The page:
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Author Topic: Latest IE10 exploit targets U.S. military ?!  (Read 1234 times)

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Samker

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Latest IE10 exploit targets U.S. military ?!
« on: 16. February 2014., 17:10:35 »


Microsoft may have released new Internet Explorer security patches earlier this week, but now the company has confirmed that a new zero-day exploit in IE10 has been found and is apparently being used by an unknown group to target members of the U.S. military.

The flaw was found by the security firm FireEye: http://www.fireeye.com/blog/uncategorized/2014/02/operation-snowman-deputydog-actor-compromises-us-veterans-of-foreign-wars-website.html , which it says was used by the mystery hackers to compromise the website of the U.S. Veterans of Foreign Wars. The firm states:

"We believe the attack is a strategic Web compromise targeting American military personnel amid a paralyzing snowstorm at the U.S. Capitol in the days leading up to the Presidents Day holiday weekend."

Visitors to the site with IE10 loaded another page created by the group in the background, which runs a Flash-based object that completes the rest of the attack. This issue is just with IE10; users who upgrade to the current IE11 browser are not affected by this exploit.

In a statement sent to Computerworld, Microsoft says it is aware of the IE10 zero-day issue and added, "We are investigating and we will take appropriate actions to help protect customers." IE10 currently has 9.28 percent of the worldwide web browser market share, according to Net Applications, but its percentage has gone down rapidly in the past few months since the launch of IE11: http://netmarketshare.com/

(NW)

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Latest IE10 exploit targets U.S. military ?!
« on: 16. February 2014., 17:10:35 »




Fintech

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Re: Latest IE10 exploit targets U.S. military ?!
« Reply #1 on: 16. February 2014., 18:37:18 »
So, very interesting thing. IE11 is not vulnerable, if I understood correct!
I use only Firefox, but nowadays nobody doesn't be in security   :(
I'm old man but still alive as well :)

Samker

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Re: Latest IE10 exploit targets U.S. military ?!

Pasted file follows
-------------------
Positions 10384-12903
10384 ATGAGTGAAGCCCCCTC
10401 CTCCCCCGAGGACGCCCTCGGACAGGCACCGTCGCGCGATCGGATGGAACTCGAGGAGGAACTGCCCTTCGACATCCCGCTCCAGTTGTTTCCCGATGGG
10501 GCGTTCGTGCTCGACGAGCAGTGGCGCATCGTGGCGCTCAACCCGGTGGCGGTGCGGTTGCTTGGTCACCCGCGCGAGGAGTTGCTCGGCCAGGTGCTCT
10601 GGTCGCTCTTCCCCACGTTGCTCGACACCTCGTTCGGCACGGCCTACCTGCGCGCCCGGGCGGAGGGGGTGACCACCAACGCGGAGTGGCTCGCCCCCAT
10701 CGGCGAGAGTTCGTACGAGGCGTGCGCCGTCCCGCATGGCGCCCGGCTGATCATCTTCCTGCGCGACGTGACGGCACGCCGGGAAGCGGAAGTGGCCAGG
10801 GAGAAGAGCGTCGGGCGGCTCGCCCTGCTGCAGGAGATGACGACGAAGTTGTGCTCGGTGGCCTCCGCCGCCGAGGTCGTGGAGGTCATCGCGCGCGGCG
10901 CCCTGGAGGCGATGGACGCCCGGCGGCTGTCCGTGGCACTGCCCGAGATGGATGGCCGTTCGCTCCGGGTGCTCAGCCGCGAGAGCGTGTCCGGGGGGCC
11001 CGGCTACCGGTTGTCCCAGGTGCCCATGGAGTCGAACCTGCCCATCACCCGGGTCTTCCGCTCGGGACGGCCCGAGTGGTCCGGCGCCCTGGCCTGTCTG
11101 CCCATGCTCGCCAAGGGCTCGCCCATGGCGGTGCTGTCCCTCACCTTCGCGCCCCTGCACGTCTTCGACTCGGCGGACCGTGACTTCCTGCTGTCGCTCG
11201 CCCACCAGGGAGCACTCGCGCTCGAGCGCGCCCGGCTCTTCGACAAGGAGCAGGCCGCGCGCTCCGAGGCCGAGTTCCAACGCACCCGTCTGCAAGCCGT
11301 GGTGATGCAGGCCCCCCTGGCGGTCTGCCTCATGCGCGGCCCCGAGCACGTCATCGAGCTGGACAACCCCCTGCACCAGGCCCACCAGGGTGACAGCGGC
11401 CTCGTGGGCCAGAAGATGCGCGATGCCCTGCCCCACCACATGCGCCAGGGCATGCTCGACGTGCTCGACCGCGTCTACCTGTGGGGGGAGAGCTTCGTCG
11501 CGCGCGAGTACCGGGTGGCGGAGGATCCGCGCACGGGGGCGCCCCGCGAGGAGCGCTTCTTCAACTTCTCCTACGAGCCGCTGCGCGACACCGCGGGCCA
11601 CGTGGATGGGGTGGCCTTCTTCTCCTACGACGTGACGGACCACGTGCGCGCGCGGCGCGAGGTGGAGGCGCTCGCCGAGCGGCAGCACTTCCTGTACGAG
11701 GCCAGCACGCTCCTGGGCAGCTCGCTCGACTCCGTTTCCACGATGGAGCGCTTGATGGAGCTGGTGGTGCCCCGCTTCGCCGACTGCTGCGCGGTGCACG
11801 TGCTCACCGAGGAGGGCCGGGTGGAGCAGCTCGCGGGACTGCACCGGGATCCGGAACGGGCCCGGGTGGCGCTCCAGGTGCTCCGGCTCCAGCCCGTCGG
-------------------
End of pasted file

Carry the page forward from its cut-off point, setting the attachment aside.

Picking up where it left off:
« Reply #2 on: 23. February 2014., 10:05:21 »
Microsoft tools protect IE10 until Patch Tuesday arrives

Microsoft last week issued a stopgap defense that protects Internet Explorer 9 (IE9) and IE10 against ongoing attacks until the company issues a patch, probably in three weeks.

An unpatched vulnerability in those two versions of Microsoft’s browser has been used by two hacker groups to compromise Windows 7 and Windows 8 PCs running IE10, including machines of a French defense contractor and its suppliers, according to Israeli security company Seculert. The attacks may have started as early as January 17.

“All affected customers should apply the easy, one-click ‘Fix it’ solution and follow the suggested mitigations outlined in the security advisory while an update is finalized,” said Dustin Childs, group manager of Microsoft’s Trustworthy Computing team, in an email.

Microsoft released a security advisory and a deeper dive into the vulnerability was posted by Neil Sikka: http://www.pcworld.com/article/2100330/microsoft-tools-protect-ie10-until-patch-tuesday-arrives.html , an engineer with the Microsoft Security Response Center (MSRC), on Microsoft’s Security Research & Defense blog: http://blogs.technet.com/b/srd/archive/2014/02/19/fix-it-tool-available-to-block-internet-explorer-attacks-leveraging-cve-2014-0322.aspx

It’s unlikely that Microsoft will rush out an emergency patch for the IE vulnerability, said Andrew Storms, director of DevOps at San Francisco-based security firm CloudPassage.

“It would seem like it’s still in the limited-attack category,” said Storms in an interview conducted using a messaging app. “So until that heats up, I don’t see them rushing to push an out-of-band fix.”

Microsoft has said it is working on a patch for the IE vulnerability, but offered nothing about a timetable. The next regularly-scheduled Patch Tuesday is three weeks away, on March 11.